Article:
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If 8 watts is still too high

If 8 watts is still too high

Posted Feb 5, 2009 12:38 UTC (Thu) by pjm (subscriber, #2080)
Parent article: Aleutia E2: low power to the people

People who really need low power consumption (e.g. the OLPC people say that their target is 2W for computer+display combined) might consider looking for or waiting for non-x86 systems. The Beagle Board claims to draw “up to 2W” and to offer very roughly the same CPU speed. Nokia Internet Tablets typically use less than 2W [ref] including wireless and I believe including their display (though have slower CPUs). I'm not saying that either of these are direct competitors to the E2, but they do suggest that one can get better than 8W if power consumption is very important and one is prepared to work on it and/or wait a while. (And if Aleutia are reading this, something you might look into.)


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beagle board a brilliant idea

Posted Feb 16, 2009 12:22 UTC (Mon) by aleutia (guest, #56538) [Link]

Aleutia is reading this and thanks for pointing me towards the Beagle Board. I'd come across it before but seeing Ubuntu ARM running on it has re-ignited my interest. USB-power means we can offer a single AC (possibly 12V DC) USB power hub to run a classroom of them.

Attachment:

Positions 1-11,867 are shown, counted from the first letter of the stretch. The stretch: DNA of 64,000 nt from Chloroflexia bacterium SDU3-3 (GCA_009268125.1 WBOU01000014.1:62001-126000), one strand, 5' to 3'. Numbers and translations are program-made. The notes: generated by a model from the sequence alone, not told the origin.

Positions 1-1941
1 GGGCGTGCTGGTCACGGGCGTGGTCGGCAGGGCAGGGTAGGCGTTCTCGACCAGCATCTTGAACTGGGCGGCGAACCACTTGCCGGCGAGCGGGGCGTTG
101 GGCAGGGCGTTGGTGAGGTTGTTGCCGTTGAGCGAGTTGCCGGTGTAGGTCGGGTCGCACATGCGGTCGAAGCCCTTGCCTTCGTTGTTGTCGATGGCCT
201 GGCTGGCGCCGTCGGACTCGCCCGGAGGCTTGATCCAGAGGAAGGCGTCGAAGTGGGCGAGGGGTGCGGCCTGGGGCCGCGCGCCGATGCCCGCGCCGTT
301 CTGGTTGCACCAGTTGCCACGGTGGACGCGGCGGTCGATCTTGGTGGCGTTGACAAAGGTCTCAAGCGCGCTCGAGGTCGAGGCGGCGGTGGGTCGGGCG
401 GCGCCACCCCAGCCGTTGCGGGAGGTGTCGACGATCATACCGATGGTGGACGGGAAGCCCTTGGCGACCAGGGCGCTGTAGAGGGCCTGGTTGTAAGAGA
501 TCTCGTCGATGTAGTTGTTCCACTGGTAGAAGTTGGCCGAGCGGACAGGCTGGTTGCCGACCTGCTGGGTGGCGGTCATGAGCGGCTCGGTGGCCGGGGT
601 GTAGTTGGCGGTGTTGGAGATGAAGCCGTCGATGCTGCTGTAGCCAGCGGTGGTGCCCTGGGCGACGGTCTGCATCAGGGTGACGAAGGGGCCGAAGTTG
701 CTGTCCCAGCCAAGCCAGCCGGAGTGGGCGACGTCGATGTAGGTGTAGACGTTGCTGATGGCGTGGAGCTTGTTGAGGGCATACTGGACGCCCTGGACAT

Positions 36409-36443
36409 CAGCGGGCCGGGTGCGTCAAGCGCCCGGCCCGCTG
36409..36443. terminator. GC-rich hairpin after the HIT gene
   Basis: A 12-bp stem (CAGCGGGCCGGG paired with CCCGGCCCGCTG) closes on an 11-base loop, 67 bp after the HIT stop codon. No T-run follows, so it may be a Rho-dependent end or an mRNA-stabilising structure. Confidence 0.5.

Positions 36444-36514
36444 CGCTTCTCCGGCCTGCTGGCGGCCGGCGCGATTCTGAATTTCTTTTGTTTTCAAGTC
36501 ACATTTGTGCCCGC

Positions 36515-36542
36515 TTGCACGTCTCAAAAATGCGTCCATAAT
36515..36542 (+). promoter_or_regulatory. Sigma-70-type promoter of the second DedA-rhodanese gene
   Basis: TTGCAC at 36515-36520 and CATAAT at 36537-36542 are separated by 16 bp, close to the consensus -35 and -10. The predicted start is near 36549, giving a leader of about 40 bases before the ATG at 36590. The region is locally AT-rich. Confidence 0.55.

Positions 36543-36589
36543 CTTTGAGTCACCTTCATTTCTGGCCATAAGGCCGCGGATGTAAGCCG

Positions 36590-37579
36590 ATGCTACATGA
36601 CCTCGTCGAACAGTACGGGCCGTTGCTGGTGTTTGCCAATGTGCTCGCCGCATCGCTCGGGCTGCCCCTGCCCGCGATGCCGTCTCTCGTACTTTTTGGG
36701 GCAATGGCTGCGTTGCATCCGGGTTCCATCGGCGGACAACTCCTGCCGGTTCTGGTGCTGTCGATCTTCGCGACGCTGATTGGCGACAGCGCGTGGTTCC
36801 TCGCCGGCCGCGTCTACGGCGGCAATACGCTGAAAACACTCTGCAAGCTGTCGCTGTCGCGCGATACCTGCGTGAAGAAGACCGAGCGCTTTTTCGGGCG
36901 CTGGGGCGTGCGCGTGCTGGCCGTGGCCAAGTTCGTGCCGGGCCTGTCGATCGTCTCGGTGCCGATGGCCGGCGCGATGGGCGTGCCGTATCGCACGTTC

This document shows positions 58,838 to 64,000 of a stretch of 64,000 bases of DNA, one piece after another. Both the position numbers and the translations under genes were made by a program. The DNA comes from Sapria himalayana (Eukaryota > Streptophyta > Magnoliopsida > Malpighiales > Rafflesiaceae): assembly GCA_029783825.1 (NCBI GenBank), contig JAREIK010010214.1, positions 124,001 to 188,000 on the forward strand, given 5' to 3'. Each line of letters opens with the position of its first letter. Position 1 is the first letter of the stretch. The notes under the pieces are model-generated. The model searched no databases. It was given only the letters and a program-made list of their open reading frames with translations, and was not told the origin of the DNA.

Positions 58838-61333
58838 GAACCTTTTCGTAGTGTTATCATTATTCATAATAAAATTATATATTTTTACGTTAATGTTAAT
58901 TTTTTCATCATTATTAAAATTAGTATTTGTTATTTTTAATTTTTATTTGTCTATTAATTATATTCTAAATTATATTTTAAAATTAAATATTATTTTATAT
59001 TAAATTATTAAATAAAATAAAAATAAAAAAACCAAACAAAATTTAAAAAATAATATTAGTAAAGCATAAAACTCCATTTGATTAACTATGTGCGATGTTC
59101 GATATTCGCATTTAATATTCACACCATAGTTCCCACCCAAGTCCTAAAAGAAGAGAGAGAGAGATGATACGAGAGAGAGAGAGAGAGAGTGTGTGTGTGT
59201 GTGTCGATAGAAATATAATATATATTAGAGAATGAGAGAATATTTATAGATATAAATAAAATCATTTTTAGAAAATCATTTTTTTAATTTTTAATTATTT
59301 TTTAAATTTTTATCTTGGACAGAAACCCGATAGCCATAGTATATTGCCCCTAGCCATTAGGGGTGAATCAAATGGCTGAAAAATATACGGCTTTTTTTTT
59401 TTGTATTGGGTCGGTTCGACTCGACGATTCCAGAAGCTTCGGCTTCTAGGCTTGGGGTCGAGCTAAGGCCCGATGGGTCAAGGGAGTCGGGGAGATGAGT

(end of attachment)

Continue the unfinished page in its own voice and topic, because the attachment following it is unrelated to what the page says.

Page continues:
Ordering one and will comment if we commercialize it.

beagle boards and other low-power systems

Posted Feb 16, 2009 23:10 UTC (Mon) by pjm (subscriber, #2080) [Link]

http://elinux.org/BeagleBoard has lots of useful information. In particular, note the differences between the currently-available revision B, and revision C2 due "end of March", such as USB HOST (EHCI) issue.

The display is typically a significant drawer of power, so note a couple of issues relevant to output: the Beagle Board has HDMI and S-Video output but not VGA. See also the above page's comments on interfacing to raw LCD panels.

Also of interest is http://linuxdevices.com/news/NS7369895239.html (which would be a competitor for Aleutia) and related products such as the eBox systems (note there are both DX and earlier SX versions) and their associated underlying systems-on-chip. (Note that it's the system-on-chip that has the low power consumption; I haven't found any claims as to how much power the computer as a whole uses, making me suspect that the system as a whole doesn't have so impressive a number.)


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